Learning losses due to COVID-19

UIS estimates that the COVID-19 pandemic disrupted education for over 1.5 billion students. In response, UNESCO founded the Global Education Coalition to ensure the continuity of learning amid global crises. First convened in March 2020, the Coalition has more than 175 members that span civil society organizations, UN agencies, and the private sector. It serves as a new model of international cooperation to mitigate learning loss and is focused on digital connectivity, teachers, and gender equality.

Launched by UNESCO and the International Association for the Evaluation of Educational Achievement (IEA) and in partnership with the European Commission, Responses to Educational Disruption Survey focused on collecting international comparable data from schools to evaluate the impact of COVID-19 in secondary education. It is intended to provide data for tracking progress on targets SDG 4.1 (free, equitable and quality primary and secondary education for all) and SDG 4.4 (increasing the number of people with skills needed for twenty-first century financial success).

The 2022 report evaluated how schools continued to operate during the pandemic and the impact that the changed learning conditions had on teachers, teaching methods, curriculum, assessment, and students. Results have shown that teachers found it most difficult to reach students from lower socioeconomic backgrounds and members of vulnerable populations during school closures (UNESCO and IEA, 2022). More research is needed to understand the factors that led to successful and unsuccessful outcomes during learning disruptions and to improve resiliency in education systems.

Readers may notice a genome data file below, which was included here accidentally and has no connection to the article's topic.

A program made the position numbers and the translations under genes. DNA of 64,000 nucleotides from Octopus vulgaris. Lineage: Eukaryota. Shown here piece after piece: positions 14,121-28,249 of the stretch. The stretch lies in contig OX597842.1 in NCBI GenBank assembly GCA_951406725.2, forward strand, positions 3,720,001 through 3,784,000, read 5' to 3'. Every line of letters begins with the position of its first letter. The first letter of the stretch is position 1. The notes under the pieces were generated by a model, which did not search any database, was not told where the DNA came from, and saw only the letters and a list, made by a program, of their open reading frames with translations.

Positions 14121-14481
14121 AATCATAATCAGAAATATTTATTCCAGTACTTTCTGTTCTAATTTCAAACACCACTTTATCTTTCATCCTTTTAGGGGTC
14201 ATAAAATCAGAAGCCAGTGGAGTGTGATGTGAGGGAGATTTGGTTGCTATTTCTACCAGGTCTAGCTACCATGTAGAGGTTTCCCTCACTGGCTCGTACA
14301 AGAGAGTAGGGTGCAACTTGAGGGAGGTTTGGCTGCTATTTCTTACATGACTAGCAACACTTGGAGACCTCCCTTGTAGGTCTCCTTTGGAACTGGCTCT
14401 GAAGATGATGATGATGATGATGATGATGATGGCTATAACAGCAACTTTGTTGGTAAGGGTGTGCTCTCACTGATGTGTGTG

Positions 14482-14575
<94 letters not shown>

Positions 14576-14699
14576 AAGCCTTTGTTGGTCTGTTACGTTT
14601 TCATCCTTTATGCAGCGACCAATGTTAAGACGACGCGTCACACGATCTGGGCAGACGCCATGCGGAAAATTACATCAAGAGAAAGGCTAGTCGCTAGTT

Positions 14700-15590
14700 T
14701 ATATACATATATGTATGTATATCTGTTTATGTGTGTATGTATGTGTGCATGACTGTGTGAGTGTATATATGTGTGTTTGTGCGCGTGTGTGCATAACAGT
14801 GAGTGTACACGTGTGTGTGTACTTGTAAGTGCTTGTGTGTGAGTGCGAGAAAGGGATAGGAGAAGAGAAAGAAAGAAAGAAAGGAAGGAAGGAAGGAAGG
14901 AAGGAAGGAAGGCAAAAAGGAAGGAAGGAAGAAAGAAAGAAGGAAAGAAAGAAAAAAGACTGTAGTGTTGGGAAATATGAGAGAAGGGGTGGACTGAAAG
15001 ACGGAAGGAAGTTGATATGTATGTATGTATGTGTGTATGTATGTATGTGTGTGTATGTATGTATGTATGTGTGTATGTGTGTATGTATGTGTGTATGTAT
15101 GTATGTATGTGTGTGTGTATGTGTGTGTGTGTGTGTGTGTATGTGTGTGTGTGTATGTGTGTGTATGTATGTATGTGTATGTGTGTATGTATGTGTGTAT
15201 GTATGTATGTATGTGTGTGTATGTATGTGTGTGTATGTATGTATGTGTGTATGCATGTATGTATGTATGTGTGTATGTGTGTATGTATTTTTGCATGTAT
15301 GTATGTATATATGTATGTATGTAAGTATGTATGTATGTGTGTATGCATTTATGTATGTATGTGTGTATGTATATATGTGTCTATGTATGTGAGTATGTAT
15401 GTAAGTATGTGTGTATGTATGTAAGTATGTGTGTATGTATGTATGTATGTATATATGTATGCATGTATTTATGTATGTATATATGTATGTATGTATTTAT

References and sources

The Education Commission (International Commission on Financing Global Education Opportunity). 2016. The Learning Generation: Investing in Education for a Changing World. New York, NY: The Education Commission.

––––. 2021. The Education Commission: Creating a Learning Generation. New York, NY: The Education Commission.

Read, L.; Anderson, K. 2021. Summative Evaluation of GPE's Assessment for Learning (A4L) Initiative. Washington, DC: Unbounded Associates.

UNESCO. 2016. Education 2030: Incheon Declaration and Framework for Action for the implementation of Sustainable Development Goal 4: Ensure inclusive and equitable quality education and promote lifelong learning opportunities for all.

UNESCO-UIS (UNESCO Institute for Statistics). 2022. Official List of SDG 4 Indicators.

UNESCO; IEA (International Association for the Evaluation of Educational Achievement). 2022. The Impact of the COVID-19 Pandemic on Education: International Evidence from the Responses to Education Disruption Survey (REDS). Paris: UNESCO.